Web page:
The legality of the referendum for the creation of six new regions will be determined by the Supreme Court on November 28,
2018 when it rules on a suit challenging the referendum .
Joined to the suit as defendants are the Attorney-General (A-G) and the Electoral Commission (EC).
The seven-member panel of the
Members of the panel were Justice Jones Dotse, Justice Anin Yeboah, Justice Samuel K. Marful-Sau, Justice Agnes M. Dodzie, Justice Nene A. Amegatcher and Prof. Justice Nii Ashie Kotey.
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It is the contention of the plaintiffs that the 1992 Constitution intended for every registered voter in the existing region to decide whether or not the regions should be split and, therefore, it was unconstitutional to limit the referendum to registered voters in only the areas where the proposed new regions would be.
Among other reliefs, the plaintiffs are seeking a declaration that “on a true and proper interpretation of Article 5 (1) (a) & (b) of the 1992 Constitution, any referendum to determine whether a new region should be created or whether the boundaries of a region should be altered must take place in and involve the inhabitants of the whole region’’.
On August 15, 2017, the Council of State advised President Nana Addo Dankwa Akufo-Addo to appoint a Commission of Enquiry to look into the need to create six regions and make recommendations on all the factors involved in the creation of the new regions.
The commission, known as the Justice Brobbey Commission, which was established pursuant to Article 5 of the 1992 Constitution and Constitutional Instrument (CI) 105, commenced work on November 21, 2017.
On June 27, 2018, the commission presented its report to President Akufo-Addo and recommended the creation of six new administrative regions, namely, Oti, Ahafo, Brong East, Western North, North East and Savannah.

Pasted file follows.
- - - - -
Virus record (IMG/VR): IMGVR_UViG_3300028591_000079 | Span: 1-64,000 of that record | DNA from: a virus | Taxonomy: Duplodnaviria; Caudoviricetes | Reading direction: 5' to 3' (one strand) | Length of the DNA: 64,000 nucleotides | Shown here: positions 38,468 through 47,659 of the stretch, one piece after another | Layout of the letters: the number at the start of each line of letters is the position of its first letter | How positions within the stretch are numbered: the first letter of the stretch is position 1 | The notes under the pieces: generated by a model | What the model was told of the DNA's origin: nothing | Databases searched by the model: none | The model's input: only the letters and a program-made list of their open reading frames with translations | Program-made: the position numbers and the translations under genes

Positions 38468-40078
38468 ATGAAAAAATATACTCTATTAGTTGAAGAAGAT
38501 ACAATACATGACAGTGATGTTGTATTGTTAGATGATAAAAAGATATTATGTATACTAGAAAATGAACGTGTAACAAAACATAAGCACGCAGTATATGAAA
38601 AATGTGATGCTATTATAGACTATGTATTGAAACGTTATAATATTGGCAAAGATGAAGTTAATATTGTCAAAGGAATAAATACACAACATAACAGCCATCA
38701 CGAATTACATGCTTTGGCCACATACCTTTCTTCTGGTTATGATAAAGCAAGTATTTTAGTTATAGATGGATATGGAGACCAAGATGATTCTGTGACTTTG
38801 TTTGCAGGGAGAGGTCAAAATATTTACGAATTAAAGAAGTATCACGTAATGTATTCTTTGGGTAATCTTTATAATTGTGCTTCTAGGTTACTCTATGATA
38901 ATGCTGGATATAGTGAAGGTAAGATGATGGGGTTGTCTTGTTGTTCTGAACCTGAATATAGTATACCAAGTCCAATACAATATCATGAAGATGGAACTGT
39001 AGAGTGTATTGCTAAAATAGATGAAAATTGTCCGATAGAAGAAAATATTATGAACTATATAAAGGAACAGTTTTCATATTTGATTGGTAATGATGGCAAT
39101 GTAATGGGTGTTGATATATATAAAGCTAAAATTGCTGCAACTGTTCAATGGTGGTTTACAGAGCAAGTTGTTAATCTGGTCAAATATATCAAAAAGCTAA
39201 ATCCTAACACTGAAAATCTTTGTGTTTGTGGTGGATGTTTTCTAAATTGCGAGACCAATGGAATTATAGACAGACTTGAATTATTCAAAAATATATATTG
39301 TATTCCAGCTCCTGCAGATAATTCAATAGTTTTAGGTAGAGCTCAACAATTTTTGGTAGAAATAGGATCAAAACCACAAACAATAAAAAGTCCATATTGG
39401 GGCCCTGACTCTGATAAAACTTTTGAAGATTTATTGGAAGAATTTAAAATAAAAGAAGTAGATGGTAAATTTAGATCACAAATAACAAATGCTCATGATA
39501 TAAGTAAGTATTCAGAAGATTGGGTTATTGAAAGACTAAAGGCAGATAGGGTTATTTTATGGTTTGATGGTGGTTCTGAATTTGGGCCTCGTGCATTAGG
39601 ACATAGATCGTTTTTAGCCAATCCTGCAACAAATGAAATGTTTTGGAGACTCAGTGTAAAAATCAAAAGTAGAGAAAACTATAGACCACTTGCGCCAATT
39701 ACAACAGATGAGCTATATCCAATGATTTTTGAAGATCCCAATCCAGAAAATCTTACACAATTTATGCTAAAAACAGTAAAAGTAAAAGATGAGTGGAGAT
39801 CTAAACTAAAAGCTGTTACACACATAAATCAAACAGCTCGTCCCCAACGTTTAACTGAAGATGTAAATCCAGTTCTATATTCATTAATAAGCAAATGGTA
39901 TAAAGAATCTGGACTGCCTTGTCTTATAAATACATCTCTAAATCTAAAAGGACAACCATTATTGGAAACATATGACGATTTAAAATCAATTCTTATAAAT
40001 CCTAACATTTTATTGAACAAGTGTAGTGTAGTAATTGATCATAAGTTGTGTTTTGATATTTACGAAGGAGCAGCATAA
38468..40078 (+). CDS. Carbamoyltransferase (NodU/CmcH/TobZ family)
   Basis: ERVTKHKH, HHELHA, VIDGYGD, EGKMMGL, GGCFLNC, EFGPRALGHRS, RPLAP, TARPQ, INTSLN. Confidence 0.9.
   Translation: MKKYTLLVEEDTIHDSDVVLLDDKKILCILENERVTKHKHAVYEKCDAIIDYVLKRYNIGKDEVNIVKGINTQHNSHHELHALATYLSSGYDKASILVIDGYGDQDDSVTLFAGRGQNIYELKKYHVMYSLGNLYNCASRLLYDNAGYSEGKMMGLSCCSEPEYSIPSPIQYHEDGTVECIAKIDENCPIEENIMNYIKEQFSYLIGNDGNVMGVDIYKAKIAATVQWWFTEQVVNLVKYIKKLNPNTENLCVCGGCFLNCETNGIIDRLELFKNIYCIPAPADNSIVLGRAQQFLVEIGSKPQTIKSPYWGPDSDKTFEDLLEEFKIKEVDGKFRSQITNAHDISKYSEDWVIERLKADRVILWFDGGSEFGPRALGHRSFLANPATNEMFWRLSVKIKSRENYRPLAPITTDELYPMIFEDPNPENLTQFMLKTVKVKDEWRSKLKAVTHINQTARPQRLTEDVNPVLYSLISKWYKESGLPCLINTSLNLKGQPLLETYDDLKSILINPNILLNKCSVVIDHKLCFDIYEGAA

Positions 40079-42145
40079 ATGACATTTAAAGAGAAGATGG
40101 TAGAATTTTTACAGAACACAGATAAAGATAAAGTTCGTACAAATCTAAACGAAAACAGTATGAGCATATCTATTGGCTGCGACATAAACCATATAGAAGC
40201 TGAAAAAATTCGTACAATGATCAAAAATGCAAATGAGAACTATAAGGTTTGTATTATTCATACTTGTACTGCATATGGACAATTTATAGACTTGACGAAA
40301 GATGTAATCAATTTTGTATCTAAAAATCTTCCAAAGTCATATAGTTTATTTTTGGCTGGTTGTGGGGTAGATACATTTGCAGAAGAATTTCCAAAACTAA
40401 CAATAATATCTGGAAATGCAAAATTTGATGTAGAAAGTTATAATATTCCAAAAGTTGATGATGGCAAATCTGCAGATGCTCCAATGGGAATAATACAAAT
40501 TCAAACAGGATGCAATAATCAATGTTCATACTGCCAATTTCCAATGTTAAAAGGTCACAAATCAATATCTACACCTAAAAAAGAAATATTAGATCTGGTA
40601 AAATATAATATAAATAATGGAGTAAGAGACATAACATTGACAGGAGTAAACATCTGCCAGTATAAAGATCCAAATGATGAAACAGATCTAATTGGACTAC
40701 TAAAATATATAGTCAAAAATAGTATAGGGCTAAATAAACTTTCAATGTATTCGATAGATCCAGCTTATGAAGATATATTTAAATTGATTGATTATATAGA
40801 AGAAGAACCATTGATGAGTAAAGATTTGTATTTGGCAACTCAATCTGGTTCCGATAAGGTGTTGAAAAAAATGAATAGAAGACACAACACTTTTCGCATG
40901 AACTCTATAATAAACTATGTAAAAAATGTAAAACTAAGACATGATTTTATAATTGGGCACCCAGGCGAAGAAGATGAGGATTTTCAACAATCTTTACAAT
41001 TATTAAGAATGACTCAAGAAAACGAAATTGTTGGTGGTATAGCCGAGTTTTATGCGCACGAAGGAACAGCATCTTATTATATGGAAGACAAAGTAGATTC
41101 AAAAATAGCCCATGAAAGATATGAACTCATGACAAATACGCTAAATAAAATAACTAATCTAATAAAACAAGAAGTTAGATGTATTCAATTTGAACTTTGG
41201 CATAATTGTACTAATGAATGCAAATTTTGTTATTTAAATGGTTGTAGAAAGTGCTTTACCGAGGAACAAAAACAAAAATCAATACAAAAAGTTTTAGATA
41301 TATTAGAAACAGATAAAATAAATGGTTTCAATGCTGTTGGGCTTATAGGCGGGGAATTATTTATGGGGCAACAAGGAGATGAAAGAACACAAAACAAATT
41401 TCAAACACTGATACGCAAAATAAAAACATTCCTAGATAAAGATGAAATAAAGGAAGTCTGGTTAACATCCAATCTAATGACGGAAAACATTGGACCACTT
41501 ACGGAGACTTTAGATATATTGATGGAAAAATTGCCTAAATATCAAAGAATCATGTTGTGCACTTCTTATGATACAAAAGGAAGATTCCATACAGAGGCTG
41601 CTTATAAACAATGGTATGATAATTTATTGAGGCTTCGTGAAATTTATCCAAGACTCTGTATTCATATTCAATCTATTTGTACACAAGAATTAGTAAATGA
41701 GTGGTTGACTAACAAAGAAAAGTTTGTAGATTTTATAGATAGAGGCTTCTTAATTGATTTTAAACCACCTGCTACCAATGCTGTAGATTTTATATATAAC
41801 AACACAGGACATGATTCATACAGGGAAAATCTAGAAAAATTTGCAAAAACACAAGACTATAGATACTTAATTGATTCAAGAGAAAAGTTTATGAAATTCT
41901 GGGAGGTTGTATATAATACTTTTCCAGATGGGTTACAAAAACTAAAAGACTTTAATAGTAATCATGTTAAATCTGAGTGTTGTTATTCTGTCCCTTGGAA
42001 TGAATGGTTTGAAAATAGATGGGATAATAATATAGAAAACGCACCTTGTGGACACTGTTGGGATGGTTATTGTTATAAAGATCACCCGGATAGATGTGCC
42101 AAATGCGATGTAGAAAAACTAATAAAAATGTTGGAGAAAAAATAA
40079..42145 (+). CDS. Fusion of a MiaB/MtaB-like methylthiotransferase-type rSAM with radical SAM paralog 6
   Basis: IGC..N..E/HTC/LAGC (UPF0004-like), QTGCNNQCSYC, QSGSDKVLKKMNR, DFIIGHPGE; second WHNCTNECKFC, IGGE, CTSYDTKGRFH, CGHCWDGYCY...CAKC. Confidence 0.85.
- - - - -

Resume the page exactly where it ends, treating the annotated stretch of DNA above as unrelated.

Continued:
The Commission of Enquiry recommended to the President that the referendum
Consequently, the EC has set December 27,
Plaintiffs’ legal argument
Counsel for the plaintiffs, Mr Albert Quashigah, in his legal argument, averred that his clients had properly invoked the jurisdiction of the court to interpret and enforce the 1992 Constitution.
He argued that Article 5(4) of the Constitution gave the Commission of Enquiry the power to recommend to the President that a referendum should be held, “specifying the issues to be determined by the referendum and the places where the referendum should be held’’ but the Constitution did not empower the commission to “recommend the persons entitled to vote’’.
He argued that the A-G and the EC disagreed and, therefore, different interpretations had been put on Article 5 of the Constitution, which required the intervention of the Supreme Court.
Counsel further argued that holding the referendum in only the “affected areas makes
“The referendum is a political scheme designed to guarantee an absolute Yes vote,’’ he said.
A-G’s legal argument
In his legal argument, a Deputy A-G, Mr Godfred Yeboah Dame, submitted that the plaintiffs had not raised any cause of action and also failed to invoke the jurisdiction of the court to interpret constitutional provisions.
According to him, the case of the plaintiff that it was unconstitutional for the Commission of Enquiry to recommend the referendum in only affected areas raised no cause of action.
“This is because Article 5(4) of the Constitution clearly vests the commission with the power to determine the places where the referendum should be held. In effect, what plaintiffs seek the court to declare as unconstitutional is what the Constitution has, in plain and clear words, vested an Article 5 commission with power to do,’’ he said.
Mr Dame further argued that the plaintiffs had failed to invoke the jurisdiction of the court and thus their submission that the commission of enquiry had no power to prescribe who would vote in the referendum was “absurd”.
He was of the view that the commission had recommended for a referendum and the recommendation was being worked on by the EC, which was clothed with the power under Article 5 (5) to organise the referendum in a “manner prescribed by the electoral commission’’.
“The mandate to prescribe the manner in which a referendum should be held obviously includes the mandate to determine when the referendum will be held, when registration of potential voters will be held, where the registration of voters will be held, the class of qualified voters to vote (since the referendum is a special ballot limited to a part of the country), etc,’’ the Deputy A-G said.